The Freedom Writers Diary: How a Teacher and 150 Teens Used Writing to Change Themselves and the World Around Them by Erin Gruwell
My rating: 4 of 5 stars
Gun violence, sexual abuse, rape, and drug addiction are just a few topics that are a part of the Freedom Writer’s everyday lives. The Freedom Writers Diary, an inspiring and heartwarming book, revolves around 150 minority students and one teacher and how they changed their lives and the world around them. Throughout the book, these students share their experiences regarding various hardships. These students owe most of their success to the one person who motivated and encouraged them to fight on, Erin Gruwell. These students were deemed “unteachable and at-risk” at the beginning of their freshman year, but are now changing the way people perceive them and how they see themselves.
With the honest and blunt entries, the reader is able to gain knowledge of their tragedies and the demons that haunt them. The stories that revolve around intense and serious subjects often make a reader think, “Wow, this could be in a movie.” These stories not only grab the reader from the beginning, but they also make the reader want to continue. As the book progresses and the closer the Freedom Writers get to graduation, the reader can clearly notice the change in writing style and fluency. This resembles the Freedom Writer’s progression, not only as writers, but also as people. However, the word use and fluency raises doubt about who actually wrote these diaries. It is not fully believable that a group of “at-risk” students could write these outstanding entries. For many of the Freedom Writers English is their second language, and it is hard to believe that their diary entries are 100% their own words.
This book not only targets students, but it also targets adults, teachers, administrators, and officials to understand how much of an impact a single teacher can have on hundreds of kids. It teaches important life lessons for students as well as teachers. For example, Ms. Gruwell transformed a “remedial” class into an engaging and thriving class. In Ms. Gruwell’s second diary entry, she explains how unfair the system is when these kids are never given a chance, she says, “It doesn’t take a rocket scientist to figure out that if you tell kids they’re stupid–directly or indirectly–sooner or later they start to believe it.” Many of these kids have been told they would never amount to anything by teachers, parents, and peers. When a brand new teacher comes in and begins teaching a completely different way, it changes their lives. Erin Gruwell’s freshman class did not know how lucky they were to have her as a teacher, but they soon would. Many teachers would consider Ms. Gruwell’s teaching style to be unconventional, but her crazy antics helped these students thrive. By working extra jobs and fundraising, Erin Gruwell was able to give her students a chance to make connections in life. She was able to take her kids on many field trips to museums, concerts, movies, and even to Washington D.C. to relate her classroom assignments with the global world. Without her guidance and optimism, these students would either have dropped out of school, or turned to the streets. This is exactly how all classrooms should be structured.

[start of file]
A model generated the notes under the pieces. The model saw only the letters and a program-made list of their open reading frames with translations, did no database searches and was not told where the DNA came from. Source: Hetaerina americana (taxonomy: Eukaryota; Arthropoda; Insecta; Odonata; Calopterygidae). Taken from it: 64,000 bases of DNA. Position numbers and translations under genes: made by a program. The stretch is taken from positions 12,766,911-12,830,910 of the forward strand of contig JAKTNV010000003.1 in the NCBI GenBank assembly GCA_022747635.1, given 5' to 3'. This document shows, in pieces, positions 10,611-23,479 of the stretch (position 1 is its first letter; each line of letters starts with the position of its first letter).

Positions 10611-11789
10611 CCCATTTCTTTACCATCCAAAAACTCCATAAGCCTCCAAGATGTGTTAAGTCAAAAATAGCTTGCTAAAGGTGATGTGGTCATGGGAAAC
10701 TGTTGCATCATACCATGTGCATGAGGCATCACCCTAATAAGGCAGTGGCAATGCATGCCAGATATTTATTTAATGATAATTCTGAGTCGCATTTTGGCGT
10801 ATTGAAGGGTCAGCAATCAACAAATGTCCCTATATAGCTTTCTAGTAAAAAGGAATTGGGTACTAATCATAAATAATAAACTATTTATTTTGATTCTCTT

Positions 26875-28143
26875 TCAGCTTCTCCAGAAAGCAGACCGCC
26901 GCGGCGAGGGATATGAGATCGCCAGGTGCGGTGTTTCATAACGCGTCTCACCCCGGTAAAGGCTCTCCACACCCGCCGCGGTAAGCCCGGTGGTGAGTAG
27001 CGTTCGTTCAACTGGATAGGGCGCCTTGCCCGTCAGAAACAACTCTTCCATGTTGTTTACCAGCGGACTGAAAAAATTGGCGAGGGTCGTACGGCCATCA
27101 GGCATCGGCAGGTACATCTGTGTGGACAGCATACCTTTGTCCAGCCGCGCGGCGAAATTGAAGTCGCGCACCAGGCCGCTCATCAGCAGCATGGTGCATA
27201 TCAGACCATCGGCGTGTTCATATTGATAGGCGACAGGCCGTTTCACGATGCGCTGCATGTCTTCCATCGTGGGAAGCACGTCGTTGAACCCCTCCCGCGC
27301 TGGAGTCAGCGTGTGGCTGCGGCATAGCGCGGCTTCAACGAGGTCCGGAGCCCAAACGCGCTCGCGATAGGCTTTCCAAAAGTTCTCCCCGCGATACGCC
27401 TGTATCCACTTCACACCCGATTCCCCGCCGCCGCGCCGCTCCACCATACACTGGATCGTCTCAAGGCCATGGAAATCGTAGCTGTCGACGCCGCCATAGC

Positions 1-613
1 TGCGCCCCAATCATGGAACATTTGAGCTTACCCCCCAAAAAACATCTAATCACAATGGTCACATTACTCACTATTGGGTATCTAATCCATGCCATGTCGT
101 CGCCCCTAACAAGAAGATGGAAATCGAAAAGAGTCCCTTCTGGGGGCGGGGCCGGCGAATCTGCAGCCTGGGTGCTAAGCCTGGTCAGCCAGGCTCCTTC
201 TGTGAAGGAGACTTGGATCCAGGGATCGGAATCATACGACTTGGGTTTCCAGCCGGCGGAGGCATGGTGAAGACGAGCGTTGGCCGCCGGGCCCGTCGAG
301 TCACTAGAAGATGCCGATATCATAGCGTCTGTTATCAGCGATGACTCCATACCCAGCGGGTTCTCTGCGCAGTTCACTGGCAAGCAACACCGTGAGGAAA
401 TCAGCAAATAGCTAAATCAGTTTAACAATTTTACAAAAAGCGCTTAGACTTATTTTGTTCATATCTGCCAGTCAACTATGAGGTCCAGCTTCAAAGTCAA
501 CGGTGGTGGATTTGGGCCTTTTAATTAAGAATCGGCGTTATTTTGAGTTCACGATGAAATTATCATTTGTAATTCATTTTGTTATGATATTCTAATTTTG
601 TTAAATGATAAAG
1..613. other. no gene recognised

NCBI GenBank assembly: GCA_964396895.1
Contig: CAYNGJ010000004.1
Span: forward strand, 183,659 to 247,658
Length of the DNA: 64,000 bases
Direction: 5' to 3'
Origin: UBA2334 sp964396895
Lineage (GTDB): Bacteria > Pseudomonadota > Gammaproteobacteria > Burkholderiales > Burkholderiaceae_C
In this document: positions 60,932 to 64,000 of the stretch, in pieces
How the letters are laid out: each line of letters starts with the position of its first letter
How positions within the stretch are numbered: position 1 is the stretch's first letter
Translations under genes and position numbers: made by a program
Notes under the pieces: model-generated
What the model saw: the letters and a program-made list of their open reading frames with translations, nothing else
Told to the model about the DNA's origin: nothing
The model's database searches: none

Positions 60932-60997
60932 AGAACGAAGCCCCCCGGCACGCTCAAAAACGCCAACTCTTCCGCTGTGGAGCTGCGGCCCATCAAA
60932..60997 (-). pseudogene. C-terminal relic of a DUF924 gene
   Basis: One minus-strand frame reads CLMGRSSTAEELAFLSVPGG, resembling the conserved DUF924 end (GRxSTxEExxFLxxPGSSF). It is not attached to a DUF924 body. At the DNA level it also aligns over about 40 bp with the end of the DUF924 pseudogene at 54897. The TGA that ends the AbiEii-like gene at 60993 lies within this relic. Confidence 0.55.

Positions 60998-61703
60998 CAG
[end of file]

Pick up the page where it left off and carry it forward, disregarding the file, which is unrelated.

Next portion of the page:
Overall, this book is a great read for all ages and captures the true meaning of being a great teacher. Having teachers that are invested in their work can dramatically change the atmosphere of the classroom. This book is a must read for those who are interested in changing and shaping the lives of young adults. ~ Student: Jayden B.
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